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Lemur Is First Known Hibernating Primate, Study Says

James Owen in England
for National Geographic News
June 23, 2004
 
Madagascar, a large, tropical island off the east coast of Africa, isn't
the kind of place you'd expect to find a mammal that hibernates. Yet
researchers say a small, nocturnal lemur resorts to the same tactic used
by bears, squirrels, and dormice to survive cold northern
winters—spending at least seven months of the year hibernating
through harsh times brought on by drought.

The German-based team say their study is the only report of prolonged hibernation in a tropical mammal. Furthermore, writing in this week's scientific journal Nature, they claim the study provides the first proof of hibernation in any species of primate.



The study focused on the fat-tailed dwarf lemur (Cheirogaleus medius), one of a group of snout-faced primates for which Madagascar is famous. The island boasts some 32 lemur species, the highest percentage of indigenous primates anywhere on Earth.

The fat-tail dwarf lemur gorges on fruit, flowers, and insects during a short rainy season between December and February. As its body weight increases by around 40 percent, the lemur's tail swells massively with stored fat reserves. The animal, which usually weighs five ounces (150 grams), then goes into a torpor, marked by reduced activity and appetite.

Scientists previously noted that this cycle of behavior is most pronounced in western Madagascar, where the climate veers between extremes. Here the "fat-tail" was found to take to holes in tree trunks during prolonged periods of drought, when trees shed their leaves and food becomes scarce.

Led by scientists from Phillips University's animal physiology department in Marburg, Germany, the team revealed that the fat-tail's body temperature varied to an extent previously unknown in mammals. Daily fluctuations ranged almost 20 degrees Celsius (nearly 40 degrees Fahrenheit), with temperatures recorded from as low as 9.3 degrees Celsius (48.7 degrees Fahrenheit) to well over 30 degrees Celsius (86 degrees Fahrenheit).

Tree Holes

Body temperatures were found to correlate closely with how well each tree hole was insulated. The researchers say this suggests the lemurs body temperatures are regulated by external conditions, as with lizards and other reptiles, instead of being maintained internally.

"They follow changes in environmental temperature as if they were a piece of stone," said Gerhard Heldmaier, from Phillips University. This, he says, is potentially of great benefit, as it helps fat-tails conserve their fat reserves.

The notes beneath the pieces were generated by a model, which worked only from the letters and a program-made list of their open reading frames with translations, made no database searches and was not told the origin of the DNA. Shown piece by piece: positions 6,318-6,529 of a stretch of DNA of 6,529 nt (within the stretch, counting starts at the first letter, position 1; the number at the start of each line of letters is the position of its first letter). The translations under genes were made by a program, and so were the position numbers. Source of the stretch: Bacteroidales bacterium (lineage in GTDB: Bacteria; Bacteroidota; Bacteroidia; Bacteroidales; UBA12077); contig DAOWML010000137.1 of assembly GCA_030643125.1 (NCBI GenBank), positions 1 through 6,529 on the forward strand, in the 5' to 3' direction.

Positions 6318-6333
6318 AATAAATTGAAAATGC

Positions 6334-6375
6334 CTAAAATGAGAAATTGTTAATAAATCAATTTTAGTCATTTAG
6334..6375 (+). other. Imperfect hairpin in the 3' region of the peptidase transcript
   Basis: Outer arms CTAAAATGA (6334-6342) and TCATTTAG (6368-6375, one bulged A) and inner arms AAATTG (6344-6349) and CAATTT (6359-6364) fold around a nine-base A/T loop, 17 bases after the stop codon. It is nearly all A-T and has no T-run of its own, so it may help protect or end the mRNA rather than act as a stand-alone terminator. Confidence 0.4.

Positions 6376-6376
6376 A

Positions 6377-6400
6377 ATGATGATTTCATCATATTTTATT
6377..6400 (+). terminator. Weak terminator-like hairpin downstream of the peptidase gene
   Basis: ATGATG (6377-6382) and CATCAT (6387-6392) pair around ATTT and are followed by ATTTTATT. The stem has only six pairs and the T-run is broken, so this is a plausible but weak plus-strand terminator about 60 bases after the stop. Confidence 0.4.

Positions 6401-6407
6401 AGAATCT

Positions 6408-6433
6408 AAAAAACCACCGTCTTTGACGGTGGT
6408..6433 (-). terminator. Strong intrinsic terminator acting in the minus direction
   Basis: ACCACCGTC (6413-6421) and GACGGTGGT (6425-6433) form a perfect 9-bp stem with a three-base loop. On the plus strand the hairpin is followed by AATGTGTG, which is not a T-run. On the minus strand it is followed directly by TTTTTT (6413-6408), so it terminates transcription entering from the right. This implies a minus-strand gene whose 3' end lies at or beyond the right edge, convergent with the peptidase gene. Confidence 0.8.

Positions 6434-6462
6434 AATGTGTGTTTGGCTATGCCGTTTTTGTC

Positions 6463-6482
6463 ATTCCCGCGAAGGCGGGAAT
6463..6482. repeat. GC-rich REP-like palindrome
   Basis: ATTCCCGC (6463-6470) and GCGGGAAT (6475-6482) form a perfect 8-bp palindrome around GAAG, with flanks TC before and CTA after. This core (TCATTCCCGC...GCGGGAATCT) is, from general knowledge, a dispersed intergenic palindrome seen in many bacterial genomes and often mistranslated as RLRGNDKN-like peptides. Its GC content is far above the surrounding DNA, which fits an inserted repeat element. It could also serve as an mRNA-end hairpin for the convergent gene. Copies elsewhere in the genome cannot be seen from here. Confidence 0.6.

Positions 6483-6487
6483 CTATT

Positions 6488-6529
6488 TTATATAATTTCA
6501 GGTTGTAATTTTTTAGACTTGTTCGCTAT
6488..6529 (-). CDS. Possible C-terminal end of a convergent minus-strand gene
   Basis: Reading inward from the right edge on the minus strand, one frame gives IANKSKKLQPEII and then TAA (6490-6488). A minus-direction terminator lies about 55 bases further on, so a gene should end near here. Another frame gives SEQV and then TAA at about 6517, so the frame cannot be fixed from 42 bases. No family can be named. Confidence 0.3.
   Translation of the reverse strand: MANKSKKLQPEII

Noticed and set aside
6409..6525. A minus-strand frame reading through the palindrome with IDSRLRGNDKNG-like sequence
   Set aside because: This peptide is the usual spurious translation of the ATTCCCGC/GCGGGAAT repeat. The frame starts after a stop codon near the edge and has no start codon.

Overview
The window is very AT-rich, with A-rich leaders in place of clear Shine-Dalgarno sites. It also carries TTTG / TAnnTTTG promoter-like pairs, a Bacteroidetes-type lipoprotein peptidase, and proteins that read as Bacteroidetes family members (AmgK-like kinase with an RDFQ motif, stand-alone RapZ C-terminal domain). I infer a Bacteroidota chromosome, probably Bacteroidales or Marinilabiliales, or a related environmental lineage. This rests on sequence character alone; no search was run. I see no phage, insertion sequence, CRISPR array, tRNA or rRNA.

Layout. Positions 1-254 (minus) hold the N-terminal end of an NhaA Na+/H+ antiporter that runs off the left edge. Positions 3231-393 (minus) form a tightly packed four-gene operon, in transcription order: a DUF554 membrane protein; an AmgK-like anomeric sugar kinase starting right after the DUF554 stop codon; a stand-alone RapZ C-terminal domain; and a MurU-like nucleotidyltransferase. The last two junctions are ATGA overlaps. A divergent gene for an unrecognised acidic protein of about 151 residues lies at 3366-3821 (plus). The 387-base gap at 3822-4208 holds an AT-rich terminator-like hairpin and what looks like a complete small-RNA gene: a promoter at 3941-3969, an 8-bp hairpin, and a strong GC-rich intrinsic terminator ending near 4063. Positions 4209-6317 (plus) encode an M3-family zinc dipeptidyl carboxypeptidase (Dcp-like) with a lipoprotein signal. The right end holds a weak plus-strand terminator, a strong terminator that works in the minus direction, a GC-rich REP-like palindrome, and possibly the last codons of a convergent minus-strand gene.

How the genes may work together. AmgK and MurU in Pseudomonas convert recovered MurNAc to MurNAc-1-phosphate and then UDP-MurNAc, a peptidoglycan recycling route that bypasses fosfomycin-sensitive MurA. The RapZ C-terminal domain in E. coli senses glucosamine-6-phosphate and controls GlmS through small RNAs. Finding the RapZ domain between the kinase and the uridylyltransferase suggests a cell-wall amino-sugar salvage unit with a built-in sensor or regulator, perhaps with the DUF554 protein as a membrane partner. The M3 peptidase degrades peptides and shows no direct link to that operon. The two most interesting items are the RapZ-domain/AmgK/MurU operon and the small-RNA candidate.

For reasons not fully understood, most hibernating mammals usually go through periods of arousal, when they bring their body temperatures up to normal levels. "This costs them a lot of energy," said Heldmaier. He added that the lemurs studied experienced body temperatures as high as 35.9 degrees C (97 degrees F) and didnt need to go through arousal during hibernation.

The researchers say the condition of hibernation should no longer be seen as synonymous with low body temperatures, as is presently the case.

They also state: "To our knowledge, our findings are the first physiological confirmation of prolonged hibernation by a tropical mammal, as well as the first proof of hibernation in a primate."

Heldmaier added, "Hibernation has nothing to do with the cold. What animals are coping with is a seasonal scarcity of food."

He is confident that future studies will show that other primates also go into hibernation. He nominates the potto—a loris from western and central Africa—as an example.

Kirindy Forest

Areas where fat-tailed dwarf lemurs resort to hibernation include the 25,000-acre (10,000-hectare) Kirindy Forest on the west-central coast of Madagascar. The focus of studies by the German Primate Center, based in Göttingen, Germany, the forest exhibits pronounced seasonal changes, with most of the trees dropping their leaves to conserve water during the long, dry season.

Other lemurs in the forest respond in similar ways to the fat-tail, according to Peter Kappeler, head of ethology and ecology at the center.

Writing in the American Museum of Natural History magazine, Natural History, Kappeler says female gray mouse lemurs may also hibernate for months, adding, "Like their fat-tailed cousins, [they] go through their complete reproductive cycle between late December and early February."

Meanwhile, Verreaux's sifakas— large, long-legged lemurs that leap high in the canopy—cope with the dry season through calorie-saving measures such as cutting distances traveled and sunbathing in the morning to bring body temperatures up.

Kappeler says the leaf-eating red-tailed sportive lemur also saves energy by reducing its activity level and metabolic rate.

He adds, "These primates offer scientists an opportunity to study how a group of related mammals respond to a range of environmental conditions—in this case, along the entire length of the world's fourth largest island."

However, scientists say they may not have long to make the most of this opportunity, because hunting and destruction of forests in this desperately poor country are putting the lemur's long-term future in jeopardy.

For more news on lemurs, scroll down
 

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